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“Sylvia” makes an exclusive stop at OSU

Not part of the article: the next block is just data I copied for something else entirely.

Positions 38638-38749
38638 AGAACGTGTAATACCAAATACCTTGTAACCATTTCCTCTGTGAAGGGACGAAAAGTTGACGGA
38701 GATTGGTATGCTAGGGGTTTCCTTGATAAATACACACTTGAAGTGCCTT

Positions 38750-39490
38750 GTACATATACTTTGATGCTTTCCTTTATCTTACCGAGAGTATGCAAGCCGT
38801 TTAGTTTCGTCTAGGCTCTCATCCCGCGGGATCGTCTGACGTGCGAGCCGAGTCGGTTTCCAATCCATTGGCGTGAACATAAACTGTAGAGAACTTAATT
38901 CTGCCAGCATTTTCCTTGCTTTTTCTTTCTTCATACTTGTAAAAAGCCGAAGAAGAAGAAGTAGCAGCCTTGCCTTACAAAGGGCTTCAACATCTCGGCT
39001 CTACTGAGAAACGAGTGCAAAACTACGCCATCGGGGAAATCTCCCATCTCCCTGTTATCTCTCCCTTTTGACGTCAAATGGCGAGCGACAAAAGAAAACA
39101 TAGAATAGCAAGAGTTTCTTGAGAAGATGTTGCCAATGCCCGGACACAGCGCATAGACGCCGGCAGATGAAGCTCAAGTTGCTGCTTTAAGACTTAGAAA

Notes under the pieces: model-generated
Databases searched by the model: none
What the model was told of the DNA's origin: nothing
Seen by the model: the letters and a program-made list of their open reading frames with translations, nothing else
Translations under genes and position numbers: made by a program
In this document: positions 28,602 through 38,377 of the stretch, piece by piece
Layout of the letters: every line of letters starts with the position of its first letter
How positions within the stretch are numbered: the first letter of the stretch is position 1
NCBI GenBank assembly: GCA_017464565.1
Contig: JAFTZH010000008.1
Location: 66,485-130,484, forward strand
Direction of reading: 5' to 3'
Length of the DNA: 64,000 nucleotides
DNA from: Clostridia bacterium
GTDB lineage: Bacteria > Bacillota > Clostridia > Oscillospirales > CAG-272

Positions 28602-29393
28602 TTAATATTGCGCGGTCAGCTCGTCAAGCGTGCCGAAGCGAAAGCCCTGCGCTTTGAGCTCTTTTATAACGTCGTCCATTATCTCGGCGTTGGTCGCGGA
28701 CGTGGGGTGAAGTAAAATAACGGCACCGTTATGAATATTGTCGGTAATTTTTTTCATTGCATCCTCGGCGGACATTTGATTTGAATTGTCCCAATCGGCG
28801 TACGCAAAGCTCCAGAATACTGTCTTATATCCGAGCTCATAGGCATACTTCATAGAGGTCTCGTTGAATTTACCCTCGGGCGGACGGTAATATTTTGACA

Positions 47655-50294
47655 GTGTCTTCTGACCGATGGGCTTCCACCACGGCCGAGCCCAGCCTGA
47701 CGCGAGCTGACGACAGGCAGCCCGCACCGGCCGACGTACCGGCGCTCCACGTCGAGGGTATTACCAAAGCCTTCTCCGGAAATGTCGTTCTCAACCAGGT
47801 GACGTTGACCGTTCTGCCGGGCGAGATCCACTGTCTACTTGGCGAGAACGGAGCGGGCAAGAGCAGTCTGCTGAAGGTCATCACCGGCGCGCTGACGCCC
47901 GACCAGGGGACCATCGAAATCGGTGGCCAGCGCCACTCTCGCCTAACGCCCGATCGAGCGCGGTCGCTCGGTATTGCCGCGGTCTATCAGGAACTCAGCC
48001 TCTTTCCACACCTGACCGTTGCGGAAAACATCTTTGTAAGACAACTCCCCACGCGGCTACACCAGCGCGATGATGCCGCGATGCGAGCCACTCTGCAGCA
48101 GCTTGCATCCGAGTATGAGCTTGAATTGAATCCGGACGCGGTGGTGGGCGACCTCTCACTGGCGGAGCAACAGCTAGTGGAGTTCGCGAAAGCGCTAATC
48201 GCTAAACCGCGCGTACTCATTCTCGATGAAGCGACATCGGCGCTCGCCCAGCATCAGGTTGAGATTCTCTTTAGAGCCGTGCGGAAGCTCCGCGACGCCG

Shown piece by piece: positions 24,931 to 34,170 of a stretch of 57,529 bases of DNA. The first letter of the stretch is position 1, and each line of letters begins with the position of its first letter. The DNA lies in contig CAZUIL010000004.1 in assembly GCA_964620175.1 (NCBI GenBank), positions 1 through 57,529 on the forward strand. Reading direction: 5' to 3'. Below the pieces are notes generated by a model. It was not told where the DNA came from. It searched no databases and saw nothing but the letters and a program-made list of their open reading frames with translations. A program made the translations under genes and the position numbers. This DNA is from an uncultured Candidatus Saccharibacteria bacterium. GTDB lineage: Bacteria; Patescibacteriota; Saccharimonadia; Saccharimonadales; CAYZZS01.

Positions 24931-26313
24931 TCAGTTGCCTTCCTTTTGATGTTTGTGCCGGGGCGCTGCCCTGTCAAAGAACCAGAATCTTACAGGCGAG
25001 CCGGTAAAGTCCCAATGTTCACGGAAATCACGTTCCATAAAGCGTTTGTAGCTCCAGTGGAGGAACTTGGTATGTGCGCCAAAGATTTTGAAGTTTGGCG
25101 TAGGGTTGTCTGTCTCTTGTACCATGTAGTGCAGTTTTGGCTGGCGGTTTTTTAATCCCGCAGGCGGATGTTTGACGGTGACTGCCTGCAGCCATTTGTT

The Cartoon Research Library is presenting the work of one of only a handful of syndicated female cartoonists in “Tales from the Planet Sylvia: An Exhibition of Cartoons by Nicole Hollander.” The exhibition of original works, on loan from Hollander, includes more than seventy original strips of Hollander’s “Sylvia” comic strip which began running as a syndicate in the early 1980s and now appears in more than eighty newspapers including the Washington Post, Chicago Tribune, and Los Angeles Times. The prototype for the Sylvia character first appeared in a comic strip called “The Feminist Funnies,” which appeared in “The Spokeswoman,” an independent feminist publication. Later, Hollander was asked to select some examples from “The Feminist Funnies” for a calendar which became “Witches, Pigs and Fairy Godmothers: The 1978 Feminist Funnies Appointment Calendar.”Eventually Sylvia, the brassy, opinionated main character of Hollander’s “The Feminist Funnies,” evolved into a comic strip of her own. In “Sylvia,” Hollander incorporates current events and observations of human folly into the dialogue of Sylvia, who offers a unique voice for women in comics.In addition to her comic strip, Hollander has done illustrations for many publications including The New York Review of Books, Mirabella, and Mother Jones. Some of the Mother Jones illustrations are included in the exhibition as well as several of the books that Hollander illustrated, including “101 Reasons Why a Cat is Better Than a Man,” and “Everything Here is Mine: An Unhelpful Guide to Cat Behavior.” “Tales from the Planet Sylvia,” a Sylvia comic book, is also included in the exhibition along with many other books illustrated or written by Hollander.In addition to many of her finished works, Hollander has included in the exhibition several of her sketch books and drafts of her work. The exhibition was put together by the Cartoon Research Library and will be seen only at OSU.”We think it’s an exciting opportunity for people to see Hollander’s work and learn from it,” said professor Lucy Caswell. “We’re very glad she chose to exhibit her work at this university.”The exhibition, on display in the Cartoon Research Library Reading Room Gallery until Jan. 2, was co-sponsored by Ohio State’s Cartoon Research Library, School of Journalism and Communication, Department of Women’s Studies, and Wexner Center for the Arts. The Cartoon Research Library is located in the Wexner Center for the Arts.

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